Myanmar has already done a lot to reconnect with the international community and win investment, but the return to democracy is not complete and more political and economic reforms are needed, its trade minister said on Saturday.
The southeast Asian nation has opened up to the outside world with astonishing speed since a civilian government took office last March after five decades of army rule, releasing political prisoners and launching democratic reforms.
The prospect of the end of Western sanctions imposed for human rights abuses has prompted a surge of interest from investors who view the former Burma as one of Asia's last frontier markets.
But asked whether he thought Myanmar has done enough to get U.S. sanctions lifted, U Soe Thane told Reuters Television:
A lot of things we have done, but many more we have to do in the near future. The democratic process is not finished yet.
We have a lot of things to reform and lots of things have to change: laws, regulations and institutions, not only in the political sector but also in the economic sectors. But sanctions are up to them.
On Monday, the European Union started relaxing its sanctions by suspending travel bans on top Myanmar officials, which allowed U Soe Thane to lead Myanmar's first official delegation to the World Economic Forum after decades of isolation.
But Washington has yet to take any steps and says much will depend on smooth April by-elections.
U Soe Thane said he was encouraged by dozens of meetings with leaders and executives at the annual gathering in the Swiss resort of Davos.
I met a lot of people here, other ministers and CEOs, more than 20, and we discussed co-development, he said.
Our location, our market and resource potential are very important for them so they are willing to invest in our country.
A law due to be passed by parliament by the end of February will offer eight years of tax incentives to bring capital to such sectors as farming, tourism and energy, the minister later told a panel devoted to Myanmar's future.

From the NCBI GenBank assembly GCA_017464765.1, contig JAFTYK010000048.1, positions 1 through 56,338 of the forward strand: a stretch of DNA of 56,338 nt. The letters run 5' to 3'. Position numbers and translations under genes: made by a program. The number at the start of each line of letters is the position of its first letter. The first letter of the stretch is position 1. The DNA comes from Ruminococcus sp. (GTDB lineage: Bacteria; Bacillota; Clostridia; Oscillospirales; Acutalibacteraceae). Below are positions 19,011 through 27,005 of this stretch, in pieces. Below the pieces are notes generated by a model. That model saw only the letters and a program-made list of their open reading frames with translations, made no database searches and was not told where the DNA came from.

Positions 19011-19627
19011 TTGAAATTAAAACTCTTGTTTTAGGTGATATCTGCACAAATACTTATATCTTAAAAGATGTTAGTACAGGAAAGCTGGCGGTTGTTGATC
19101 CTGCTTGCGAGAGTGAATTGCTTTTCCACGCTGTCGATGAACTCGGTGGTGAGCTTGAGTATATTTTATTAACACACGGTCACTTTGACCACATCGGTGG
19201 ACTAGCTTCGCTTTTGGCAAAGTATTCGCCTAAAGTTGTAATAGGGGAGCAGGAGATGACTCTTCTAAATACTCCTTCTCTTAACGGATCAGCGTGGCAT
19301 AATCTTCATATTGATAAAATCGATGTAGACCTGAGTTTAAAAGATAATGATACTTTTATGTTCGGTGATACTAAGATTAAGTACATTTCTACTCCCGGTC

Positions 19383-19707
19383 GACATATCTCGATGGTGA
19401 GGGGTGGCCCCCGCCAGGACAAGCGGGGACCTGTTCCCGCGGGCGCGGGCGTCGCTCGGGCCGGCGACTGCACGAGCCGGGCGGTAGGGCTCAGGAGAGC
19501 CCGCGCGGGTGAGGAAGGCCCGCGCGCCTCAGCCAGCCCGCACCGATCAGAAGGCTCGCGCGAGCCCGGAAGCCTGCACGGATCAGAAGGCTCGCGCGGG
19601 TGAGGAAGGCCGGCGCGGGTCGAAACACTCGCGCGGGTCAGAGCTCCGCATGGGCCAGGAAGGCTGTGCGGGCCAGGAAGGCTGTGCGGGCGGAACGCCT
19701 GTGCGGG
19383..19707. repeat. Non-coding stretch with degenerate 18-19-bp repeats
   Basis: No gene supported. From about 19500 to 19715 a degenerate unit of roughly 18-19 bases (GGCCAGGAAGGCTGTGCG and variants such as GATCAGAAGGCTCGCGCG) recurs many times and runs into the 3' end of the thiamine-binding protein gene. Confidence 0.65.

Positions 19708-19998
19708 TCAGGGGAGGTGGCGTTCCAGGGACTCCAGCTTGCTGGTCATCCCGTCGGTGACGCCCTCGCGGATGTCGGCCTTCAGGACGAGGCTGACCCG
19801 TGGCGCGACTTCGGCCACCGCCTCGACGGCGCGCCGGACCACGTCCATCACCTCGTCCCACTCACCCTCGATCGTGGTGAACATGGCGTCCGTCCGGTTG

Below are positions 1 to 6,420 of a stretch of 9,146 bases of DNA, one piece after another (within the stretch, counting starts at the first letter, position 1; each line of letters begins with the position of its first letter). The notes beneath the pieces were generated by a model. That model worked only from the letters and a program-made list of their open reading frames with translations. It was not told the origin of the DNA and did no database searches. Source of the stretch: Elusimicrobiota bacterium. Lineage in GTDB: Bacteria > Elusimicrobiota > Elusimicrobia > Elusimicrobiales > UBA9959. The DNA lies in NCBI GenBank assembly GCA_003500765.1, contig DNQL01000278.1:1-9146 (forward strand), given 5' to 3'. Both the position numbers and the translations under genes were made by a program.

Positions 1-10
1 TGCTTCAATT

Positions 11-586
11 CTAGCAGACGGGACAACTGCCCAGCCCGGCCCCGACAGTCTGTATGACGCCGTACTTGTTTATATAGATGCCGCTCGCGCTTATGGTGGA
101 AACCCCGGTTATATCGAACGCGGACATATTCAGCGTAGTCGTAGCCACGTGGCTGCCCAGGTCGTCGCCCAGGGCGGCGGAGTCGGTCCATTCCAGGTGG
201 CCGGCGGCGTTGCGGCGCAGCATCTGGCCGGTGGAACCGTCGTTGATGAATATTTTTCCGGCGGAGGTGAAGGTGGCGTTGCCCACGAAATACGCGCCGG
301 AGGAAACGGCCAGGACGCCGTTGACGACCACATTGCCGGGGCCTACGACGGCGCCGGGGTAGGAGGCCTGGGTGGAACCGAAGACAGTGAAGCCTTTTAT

Nobel Peace Prize winner and opposition leader Aung San Suu Kyi said in video address to the forum earlier this week that the minister's presence was a sign of positive changes in the country.
She said that the nation has not yet reached its great transformation, but the elections in April could bring that point closer and preparations for the polls kept her from attending the summit. Suu Kyi was released in 2010 after spending 15 out of the past 20 years under house arrest.
U Soe Thane said Suu Kyi would become a senator if she won in her constituency and then it would be up to the country's president to decide whether to ask the former political prisoner to join the government.
Years of economic mismanagement by the military coupled with U.S. and European sanctions have left the economy in tatters with infrastructure that is rudimentary at best and about a third of its 60 million people living on a dollar a day.
But its rich gas deposits and other natural resources, large and young workforce, and a potential as a tourism destination barely touched by development are making it an attractive target for companies seeking to grow while mature economies struggle.
Japan's trade minister led a group of executives at the start of the year and a similar delegation of U.S. businesses is expected to visit the country next month.
Myanmar's energy minister earlier this week told Reuters energy companies from Norway, Brazil, Russia and Japan were all interested in investments in the sector.
In Davos, Starwood Hotels & Resorts - which runs chains such as Westin, Sheraton and Le Meridien - and Marriott International both expressed interest in running hotels in Myanmar.
(Additional reporting by Lisa Jucca,; Editing by Peter Graff)